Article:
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Democrats urge Biden to address 'infodemic' of COVID-19 disinformation, misinformation

Democrats urge Biden to address 'infodemic' of COVID-19 disinformation, misinformation
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Democratic lawmakers on Thursday urged President-elect Joe BidenJoe BidenBudowsky: A Biden-McConnell state of emergency summit DC might win US House vote if it tries Inaugural poet Amanda Gorman inks deal with IMG Models MORE to take immediate steps after taking office to combat the "infodemic" of disinformation and misinformation surrounding COVID-19.

“Understanding and addressing misinformation – and the wider phenomena of declining public trust in institutions, political polarization, networked social movements, and online information environments that create fertile grounds for the spread of falsehoods – is a critical part of our nation’s public health response,” the lawmakers wrote in a letter to Biden.

They pointed to concerns around emerging COVID-19 vaccines leading to a further spike in online disinformation and misinformation, noting their worry that such content would lead to fewer Americans getting vaccinated.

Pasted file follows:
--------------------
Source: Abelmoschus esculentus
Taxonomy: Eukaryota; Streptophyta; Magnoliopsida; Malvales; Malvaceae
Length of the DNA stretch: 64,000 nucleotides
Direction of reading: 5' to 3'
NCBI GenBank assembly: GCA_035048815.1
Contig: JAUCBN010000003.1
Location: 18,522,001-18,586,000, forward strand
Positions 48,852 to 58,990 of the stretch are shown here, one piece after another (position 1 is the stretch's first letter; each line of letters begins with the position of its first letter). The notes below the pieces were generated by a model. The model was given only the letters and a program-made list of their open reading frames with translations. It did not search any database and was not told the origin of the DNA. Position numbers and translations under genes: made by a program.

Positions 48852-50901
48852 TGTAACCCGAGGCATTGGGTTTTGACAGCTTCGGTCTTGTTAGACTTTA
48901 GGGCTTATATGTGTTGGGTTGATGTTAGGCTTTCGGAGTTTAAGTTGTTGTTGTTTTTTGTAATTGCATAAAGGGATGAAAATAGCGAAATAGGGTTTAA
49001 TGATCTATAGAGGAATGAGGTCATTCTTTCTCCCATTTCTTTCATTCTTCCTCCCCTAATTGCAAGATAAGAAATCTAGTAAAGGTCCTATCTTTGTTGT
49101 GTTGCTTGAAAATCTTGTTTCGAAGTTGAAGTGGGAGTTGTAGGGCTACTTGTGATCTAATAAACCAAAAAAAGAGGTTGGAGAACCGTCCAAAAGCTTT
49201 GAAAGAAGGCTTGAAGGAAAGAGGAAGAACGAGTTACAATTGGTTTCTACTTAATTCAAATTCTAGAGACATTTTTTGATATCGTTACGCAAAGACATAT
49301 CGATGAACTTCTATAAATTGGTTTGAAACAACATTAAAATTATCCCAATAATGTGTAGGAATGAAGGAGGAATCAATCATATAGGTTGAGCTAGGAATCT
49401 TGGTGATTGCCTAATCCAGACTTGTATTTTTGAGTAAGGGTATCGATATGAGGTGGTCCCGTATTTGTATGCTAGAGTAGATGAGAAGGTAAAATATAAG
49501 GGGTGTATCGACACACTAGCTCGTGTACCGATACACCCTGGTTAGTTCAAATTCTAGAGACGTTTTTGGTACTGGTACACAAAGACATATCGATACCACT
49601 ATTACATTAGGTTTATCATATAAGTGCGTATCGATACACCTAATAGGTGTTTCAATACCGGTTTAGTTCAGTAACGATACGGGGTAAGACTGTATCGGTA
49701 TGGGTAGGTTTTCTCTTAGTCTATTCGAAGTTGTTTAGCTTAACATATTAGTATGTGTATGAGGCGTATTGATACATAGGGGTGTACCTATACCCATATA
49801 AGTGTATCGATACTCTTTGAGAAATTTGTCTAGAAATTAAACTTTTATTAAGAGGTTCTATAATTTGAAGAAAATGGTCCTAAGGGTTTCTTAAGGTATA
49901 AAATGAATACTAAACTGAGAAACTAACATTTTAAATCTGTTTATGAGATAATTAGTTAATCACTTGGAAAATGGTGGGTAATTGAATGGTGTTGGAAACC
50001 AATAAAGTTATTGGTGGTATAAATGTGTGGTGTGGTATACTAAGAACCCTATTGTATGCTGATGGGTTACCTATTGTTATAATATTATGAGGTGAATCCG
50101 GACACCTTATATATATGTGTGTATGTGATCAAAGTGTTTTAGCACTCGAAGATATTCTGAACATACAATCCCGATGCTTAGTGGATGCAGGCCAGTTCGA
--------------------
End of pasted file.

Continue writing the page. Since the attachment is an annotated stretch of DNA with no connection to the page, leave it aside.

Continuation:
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The letter was spearheaded by Rep. Anna EshooAnna Georges EshooHillicon Valley: Intelligence agency gathers US smartphone location data without warrants, memo says | Democrats seek answers on impact of Russian hack on DOJ, courts | Airbnb offers Biden administration help with vaccine distribution Democrats urge tech giants to change algorithms that facilitate spread of extremist content Bottom line MORE (Calif.), chair of the House Energy and Commerce subcommittee on health. Others Democrats who signed were Senate Intelligence Committee Vice Chairman Mark WarnerMark Robert WarnerModerates vow to 'be a force' under Biden The next pandemic may be cyber — How Biden administration can stop it Bipartisan Senate gang to talk with Biden aide on coronavirus relief MORE (Va.), House Intelligence Committee Chairman Adam SchiffAdam Bennett SchiffGlenn Greenwald warns against media censorship amid concerns over domestic terrorism Biden to keep Wray as FBI director Biden urged to reverse Pompeo-Trump move on Houthis MORE (Calif.), Senate Rules Committee ranking member Amy KlobucharAmy KlobucharSenators spar over validity of Trump impeachment trial Sunday shows - Biden agenda, Trump impeachment trial dominate Klobuchar says Senate impeachment trial of former official is constitutional: 'We have precedent' MORE (Minn.) and Rep. Jan SchakowskyJanice (Jan) Danoff SchakowskyThere's no excuse for the government to put dangerous cars on the road Freshman GOP lawmaker apologizes for Hitler quote Newly sworn-in Republican lawmaker condemned by Holocaust Museum after Hitler quote MORE, chair of the Energy and Commerce subcommittee on consumer protection and commerce.